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WE WERE KILLERS ONCE
by Becky Masterman
Penguin Canada, June 2019
320 pages
$24.95 CAD
ISBN: 0143196693


Buy in the UK | Buy in Canada

Fifty years ago, two men invaded the Kansas farm home of Herb and Bonnie Clutter and their two daughters. They claimed to be in search of a large amount of cash that Mr Clutter was reputed to have on hand. By the time dawn broke, the four Clutters were dead and the two assailants, Dick Hickock and Perry Edward Smith, were on the run, richer by less than fifty dollars and a pair of binoculars. They remained at large for close to two months, travelling as far as Florida before being picked up in Las Vegas.

If it had not been for Truman Capote, aided by Harper Lee, the Clutters and their fate would certainly rapidly been forgotten, except perhaps in their Kansas neighbourhood. But Capote became intrigued by the story even before the culprits were apprehended, went off to Kansas and, after a lengthy investigation, produced a book that he famously identified as "non-fiction fiction," IN COLD BLOOD. If this was not the first in its genre (opinions vary), it decidedly was not the last.

Now, more than fifty years later, Becky Masterman returns to the case (and to the book) and to another family massacre, that of the Walker family in Florida, to which Hickock and Smith have been linked, though not definitively. While following Capote quite closely, she picks up on anomalies and questions that remain to produce a quite startling scenario.

In Capote's account, there is a reference to the pair having picked up an unnamed boy on the road who was collecting bottles. Masterman turns this nameless kid into Jeremiah Beaufort, recently let out of prison where he was incarcerated under the three strikes law. He's been in there a long time, and the modern world is a bit of a puzzle to him. One thing he has heard about is the ability of DNA to prove the innocence (or the guilt) of persons who have been found guilty even of crimes that took place many years ago.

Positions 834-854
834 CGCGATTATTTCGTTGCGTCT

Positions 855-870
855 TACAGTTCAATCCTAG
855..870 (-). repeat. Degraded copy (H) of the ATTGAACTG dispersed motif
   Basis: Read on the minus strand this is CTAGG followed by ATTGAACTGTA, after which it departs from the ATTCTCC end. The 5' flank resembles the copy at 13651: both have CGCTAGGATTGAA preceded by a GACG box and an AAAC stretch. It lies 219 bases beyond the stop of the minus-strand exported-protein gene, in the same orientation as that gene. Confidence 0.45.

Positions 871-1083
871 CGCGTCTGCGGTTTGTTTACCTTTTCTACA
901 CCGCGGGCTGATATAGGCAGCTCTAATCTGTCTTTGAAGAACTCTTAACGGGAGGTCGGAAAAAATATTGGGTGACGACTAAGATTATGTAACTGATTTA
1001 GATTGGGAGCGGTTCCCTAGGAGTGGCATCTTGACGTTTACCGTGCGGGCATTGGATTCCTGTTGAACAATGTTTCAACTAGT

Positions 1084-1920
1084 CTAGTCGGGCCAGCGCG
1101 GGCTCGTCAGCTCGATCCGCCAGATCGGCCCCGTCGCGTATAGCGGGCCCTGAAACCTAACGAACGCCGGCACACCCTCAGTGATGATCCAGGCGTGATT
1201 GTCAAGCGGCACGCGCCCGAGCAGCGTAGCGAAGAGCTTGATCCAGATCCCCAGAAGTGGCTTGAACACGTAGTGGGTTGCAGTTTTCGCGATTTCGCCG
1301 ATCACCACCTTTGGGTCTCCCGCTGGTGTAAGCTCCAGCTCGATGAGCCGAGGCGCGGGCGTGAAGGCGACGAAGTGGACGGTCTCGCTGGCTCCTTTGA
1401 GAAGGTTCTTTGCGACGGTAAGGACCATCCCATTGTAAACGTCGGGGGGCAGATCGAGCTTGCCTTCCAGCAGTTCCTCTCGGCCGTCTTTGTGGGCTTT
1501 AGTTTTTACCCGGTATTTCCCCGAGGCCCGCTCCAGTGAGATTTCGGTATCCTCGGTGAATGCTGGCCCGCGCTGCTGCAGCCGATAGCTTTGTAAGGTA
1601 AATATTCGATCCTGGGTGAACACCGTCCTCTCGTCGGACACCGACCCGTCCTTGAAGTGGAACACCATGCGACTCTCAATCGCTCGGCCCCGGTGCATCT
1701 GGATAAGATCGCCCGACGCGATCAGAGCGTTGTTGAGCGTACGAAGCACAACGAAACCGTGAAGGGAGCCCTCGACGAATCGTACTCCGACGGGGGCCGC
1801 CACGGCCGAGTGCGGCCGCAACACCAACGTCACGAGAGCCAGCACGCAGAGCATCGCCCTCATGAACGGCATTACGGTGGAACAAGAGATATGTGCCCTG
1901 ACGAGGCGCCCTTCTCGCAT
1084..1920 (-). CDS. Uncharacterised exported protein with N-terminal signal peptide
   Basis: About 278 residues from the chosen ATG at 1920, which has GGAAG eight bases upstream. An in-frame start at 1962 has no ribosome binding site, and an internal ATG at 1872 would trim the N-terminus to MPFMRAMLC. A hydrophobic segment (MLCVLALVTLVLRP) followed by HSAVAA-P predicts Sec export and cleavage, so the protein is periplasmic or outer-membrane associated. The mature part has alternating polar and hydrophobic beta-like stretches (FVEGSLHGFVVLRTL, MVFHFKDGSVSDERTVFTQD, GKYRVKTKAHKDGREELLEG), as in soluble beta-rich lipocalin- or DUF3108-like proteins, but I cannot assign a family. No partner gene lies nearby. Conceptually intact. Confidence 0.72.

Jeremiah (Jerry) is not worried about innocence. He's guilty of participating in both the Clutter and the Walker killings and determined to do everything he can to protect himself. He has heard that a document exists that will change what everyone believes true about these crimes. And that document, Jerry thinks, is in the possession of Carlo di Forenza, who is the husband Brigid Quinn, the sixty-year-old retired FBI agent who believes she has finally found what she most desired in Carlo.

Carlo is an former priest, one who was earlier married to a woman who died. He is also a retired professor of philosophy. He and Brigid do make something of an odd couple and the strains that Jerry's dogged and ultimately violent pursuit of the document put on their relationship prove both enlightening and threatening.

Carlo's experience and temperament prevent him from suspecting Jerry of being anything but a somewhat intrusive stranger; Bridget's alert her instantly to something off about this man who is clearly keeping something to himself. And it will come as no surprise to learn that it's just as well that it does.

As the plot unfolds, the tension mounts, reaching a climax that is both violent and revealing. Whether it is quite plausible is another matter, but the reader is hardly likely to care about that. There is further suspense about whether the marriage will survive the revelation of the profound difference between the partners. But that's the kind of question that should take time to resolve. Perhaps the next volume in the series will settle it.

Yvonne Klein is a writer, translator, and retired college English professor who lives in Montreal. She's been editing RTE since 2008.

Reviewed by Yvonne Klein, May 2019

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Contact: Yvonne Klein (ymk@reviewingtheevidence.com)


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